Netaji’s nephew Dwijendranath Bose thought it was electoral expediency. Declassified British documents suggested the same. Furthermore, a mole of British intelligence agency MI in the INA, who later joined the British-Indian Army, reported this to his real boss, a British brigadier.
With the Jawaharlal Nehru government being accused of snooping on Subhas Chandra Bose’s kin for 20 years, thanks to some declassified documents, the Congress has come up with a defence of the first prime minister that goes: Panditji wouldn’t have defended Netaji’s Indian National Army in the Red Fort trials if he had been so inimical to Bose. Going back to the pre-Independence days, the last phase of the freedom struggle in particular, Nehru, on the face of it, stood out for his impressive defence of the Indian National Army men at the historic Red Fort trials.
Grainy visuals of Nehru in his lawyer’s coat and gown, out to defend the soldiers of his one time friend Subhas Chandra Bose, fit perfectly with the linear, officially-sanctioned narrative that various streams of the Indian freedom struggle culminated into a singular thrust.
PR Dasmunsi, a minister in Manmohan Singh’s government, wrote in The Pioneer in January 2006 that “Pandit Nehru, notwithstanding his political differences with Netaji, saluted the historical march of the INA and came forward to defend its solution as a lawyer in the Red Fort trials”. In August that very year, while defending his rejection of the Justice Manoj Kumar Mukherjee Commission report on Bose’s disappearance, his Cabinet colleague Shivraj Patil repeated in Parliament that Nehru had “donned the black coat and gown and went to the Red Fort to defend” the INA men.
Challenging this please-all interpretation are bitter torrents from Subhas Bose’s admirers and family members. Their argument against Nehru’s defence of the INA is that it was a political ploy. Because, right from 1942, Nehru had publicly opposed Bose’s going out of the country to seek outside help in attaining freedom. Nehru went to the extent of characterizing Bose’s strategy as “a sign of cowardice”. On 12 April 1942 at a press conference in New Delhi, he had commented thus:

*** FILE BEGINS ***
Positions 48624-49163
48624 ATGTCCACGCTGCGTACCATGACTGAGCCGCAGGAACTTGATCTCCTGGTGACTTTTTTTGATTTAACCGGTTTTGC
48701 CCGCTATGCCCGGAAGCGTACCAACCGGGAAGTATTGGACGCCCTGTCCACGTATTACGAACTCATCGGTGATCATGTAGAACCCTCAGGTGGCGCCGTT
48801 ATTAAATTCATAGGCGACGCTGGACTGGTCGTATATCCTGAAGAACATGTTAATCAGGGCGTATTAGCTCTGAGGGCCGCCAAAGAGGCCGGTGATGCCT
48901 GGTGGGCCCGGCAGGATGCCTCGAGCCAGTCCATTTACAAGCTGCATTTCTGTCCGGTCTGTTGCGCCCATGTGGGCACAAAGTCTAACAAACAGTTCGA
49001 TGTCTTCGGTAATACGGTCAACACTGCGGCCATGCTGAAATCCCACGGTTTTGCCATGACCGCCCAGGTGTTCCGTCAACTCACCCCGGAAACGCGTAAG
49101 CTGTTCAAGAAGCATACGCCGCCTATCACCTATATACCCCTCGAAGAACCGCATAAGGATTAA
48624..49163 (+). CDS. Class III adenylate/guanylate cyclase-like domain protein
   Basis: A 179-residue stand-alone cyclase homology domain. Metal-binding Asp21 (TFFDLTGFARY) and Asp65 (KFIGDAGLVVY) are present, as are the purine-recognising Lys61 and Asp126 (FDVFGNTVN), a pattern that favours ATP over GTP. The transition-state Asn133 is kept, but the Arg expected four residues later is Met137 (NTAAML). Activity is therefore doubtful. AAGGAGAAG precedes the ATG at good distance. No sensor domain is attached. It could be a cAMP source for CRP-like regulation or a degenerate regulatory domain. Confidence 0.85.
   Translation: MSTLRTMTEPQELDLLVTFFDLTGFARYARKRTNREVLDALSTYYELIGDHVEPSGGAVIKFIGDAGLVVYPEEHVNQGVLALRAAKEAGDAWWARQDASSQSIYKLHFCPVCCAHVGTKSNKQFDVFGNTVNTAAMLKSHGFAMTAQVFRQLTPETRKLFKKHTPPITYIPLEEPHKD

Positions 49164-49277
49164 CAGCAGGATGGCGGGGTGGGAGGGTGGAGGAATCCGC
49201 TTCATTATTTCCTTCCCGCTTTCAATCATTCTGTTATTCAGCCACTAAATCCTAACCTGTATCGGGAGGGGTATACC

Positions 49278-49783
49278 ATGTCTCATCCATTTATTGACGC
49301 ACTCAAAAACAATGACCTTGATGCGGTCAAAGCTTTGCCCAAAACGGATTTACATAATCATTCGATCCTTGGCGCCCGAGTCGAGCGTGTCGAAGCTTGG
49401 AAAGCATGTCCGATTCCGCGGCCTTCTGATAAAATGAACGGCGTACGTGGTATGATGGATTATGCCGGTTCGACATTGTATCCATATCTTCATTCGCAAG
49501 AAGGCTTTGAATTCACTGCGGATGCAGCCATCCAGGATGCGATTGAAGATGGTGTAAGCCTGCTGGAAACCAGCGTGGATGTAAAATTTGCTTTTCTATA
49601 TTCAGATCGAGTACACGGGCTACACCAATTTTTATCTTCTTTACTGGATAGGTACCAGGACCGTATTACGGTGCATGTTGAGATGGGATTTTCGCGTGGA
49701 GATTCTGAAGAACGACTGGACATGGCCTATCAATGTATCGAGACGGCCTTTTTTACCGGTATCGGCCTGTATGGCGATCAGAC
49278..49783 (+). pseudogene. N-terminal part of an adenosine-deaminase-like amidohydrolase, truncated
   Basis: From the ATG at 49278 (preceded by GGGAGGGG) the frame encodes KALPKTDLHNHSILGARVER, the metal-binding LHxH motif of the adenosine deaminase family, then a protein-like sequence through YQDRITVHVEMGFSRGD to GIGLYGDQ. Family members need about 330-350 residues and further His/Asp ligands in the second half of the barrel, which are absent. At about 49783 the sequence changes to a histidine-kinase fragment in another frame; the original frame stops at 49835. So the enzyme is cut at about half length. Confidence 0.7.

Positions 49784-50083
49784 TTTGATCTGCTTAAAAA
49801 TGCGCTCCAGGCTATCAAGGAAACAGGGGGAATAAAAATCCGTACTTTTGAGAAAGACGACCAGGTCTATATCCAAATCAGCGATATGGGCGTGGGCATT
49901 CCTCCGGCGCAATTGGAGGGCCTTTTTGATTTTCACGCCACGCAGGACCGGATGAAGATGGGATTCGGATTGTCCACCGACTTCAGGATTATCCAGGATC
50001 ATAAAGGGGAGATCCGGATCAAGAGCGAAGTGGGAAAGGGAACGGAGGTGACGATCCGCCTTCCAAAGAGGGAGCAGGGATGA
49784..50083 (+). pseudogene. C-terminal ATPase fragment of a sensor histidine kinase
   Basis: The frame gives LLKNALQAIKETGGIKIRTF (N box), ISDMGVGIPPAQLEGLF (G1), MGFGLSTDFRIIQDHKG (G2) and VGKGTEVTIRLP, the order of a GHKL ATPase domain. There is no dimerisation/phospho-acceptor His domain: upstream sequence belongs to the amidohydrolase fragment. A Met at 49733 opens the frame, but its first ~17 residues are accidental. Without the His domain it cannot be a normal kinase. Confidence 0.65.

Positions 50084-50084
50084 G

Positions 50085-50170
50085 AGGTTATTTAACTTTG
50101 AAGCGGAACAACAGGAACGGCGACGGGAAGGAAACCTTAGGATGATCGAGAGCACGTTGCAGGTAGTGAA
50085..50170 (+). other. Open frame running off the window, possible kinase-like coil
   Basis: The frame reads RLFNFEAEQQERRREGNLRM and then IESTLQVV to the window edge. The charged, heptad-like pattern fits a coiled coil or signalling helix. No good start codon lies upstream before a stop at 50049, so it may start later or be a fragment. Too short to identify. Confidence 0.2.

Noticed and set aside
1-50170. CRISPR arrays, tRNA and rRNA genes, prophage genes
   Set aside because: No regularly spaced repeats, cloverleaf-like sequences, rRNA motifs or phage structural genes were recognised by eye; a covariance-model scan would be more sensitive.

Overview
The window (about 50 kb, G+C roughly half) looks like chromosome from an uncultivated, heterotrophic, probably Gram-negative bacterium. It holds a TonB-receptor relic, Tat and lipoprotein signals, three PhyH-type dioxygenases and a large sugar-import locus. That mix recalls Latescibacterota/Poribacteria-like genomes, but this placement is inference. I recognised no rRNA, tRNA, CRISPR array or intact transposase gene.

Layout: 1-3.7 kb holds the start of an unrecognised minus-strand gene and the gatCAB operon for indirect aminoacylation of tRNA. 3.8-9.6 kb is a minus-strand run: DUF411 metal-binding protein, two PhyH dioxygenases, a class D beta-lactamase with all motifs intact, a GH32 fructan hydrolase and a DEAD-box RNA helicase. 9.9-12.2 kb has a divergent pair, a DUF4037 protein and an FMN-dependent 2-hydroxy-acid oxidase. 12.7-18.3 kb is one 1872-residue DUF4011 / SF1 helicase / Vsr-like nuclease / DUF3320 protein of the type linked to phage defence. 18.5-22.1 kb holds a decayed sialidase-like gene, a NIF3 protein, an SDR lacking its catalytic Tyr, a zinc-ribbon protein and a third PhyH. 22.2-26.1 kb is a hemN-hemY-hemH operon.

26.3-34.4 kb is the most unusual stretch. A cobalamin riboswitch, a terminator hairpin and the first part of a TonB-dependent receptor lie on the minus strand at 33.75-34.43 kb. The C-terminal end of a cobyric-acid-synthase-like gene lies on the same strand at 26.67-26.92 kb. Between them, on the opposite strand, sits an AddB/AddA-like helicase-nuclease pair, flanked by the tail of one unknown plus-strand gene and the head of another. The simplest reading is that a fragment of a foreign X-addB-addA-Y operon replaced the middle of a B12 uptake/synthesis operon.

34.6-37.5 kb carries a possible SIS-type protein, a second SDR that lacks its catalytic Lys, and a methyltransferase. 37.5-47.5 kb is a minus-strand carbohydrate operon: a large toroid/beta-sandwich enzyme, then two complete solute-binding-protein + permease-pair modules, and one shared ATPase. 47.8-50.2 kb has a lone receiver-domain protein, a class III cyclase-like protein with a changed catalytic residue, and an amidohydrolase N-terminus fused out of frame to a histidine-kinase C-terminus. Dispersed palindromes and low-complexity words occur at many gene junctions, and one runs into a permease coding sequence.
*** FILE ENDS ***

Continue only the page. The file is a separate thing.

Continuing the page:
It is a slave’s sentiment, a slave’s way of thinking to imagine that to get rid of one person who is dominating us we can expect another person to help us and not dominate later.
He even declared that he “would oppose and fight Subhas Bose to death”.
So how come this very Nehru had come around to hailing the INA man in 1946? An answer was provided by freedom fighter and Bose’s nephew Dwijendranath Bose. “Do you understand the word ‘namaboli’”, he asked angrily. “[It] means the words ‘Hare Krishna Hare Rama’ are printed and it is worn by Brahmins. So, Panditji thought it proper to wear that namaboli of INA to cross the river of election.”
Documents declassified by the British some time after Dwijendranath rhetorically asserted the above in 1972 seem to suggest that the Congress leadership’s defence of the INA was motivated by a desire to excel in the provincial elections of 1946.
Commander-in-Chief of British Indian armed forces General Claude Auchinleck wrote to Field Marshal Viscount Wavell on 24 November 1945 that “the present INA trials are agitating all sections of Indian public opinion deeply and have also provided the Congress with an excellent election cry”.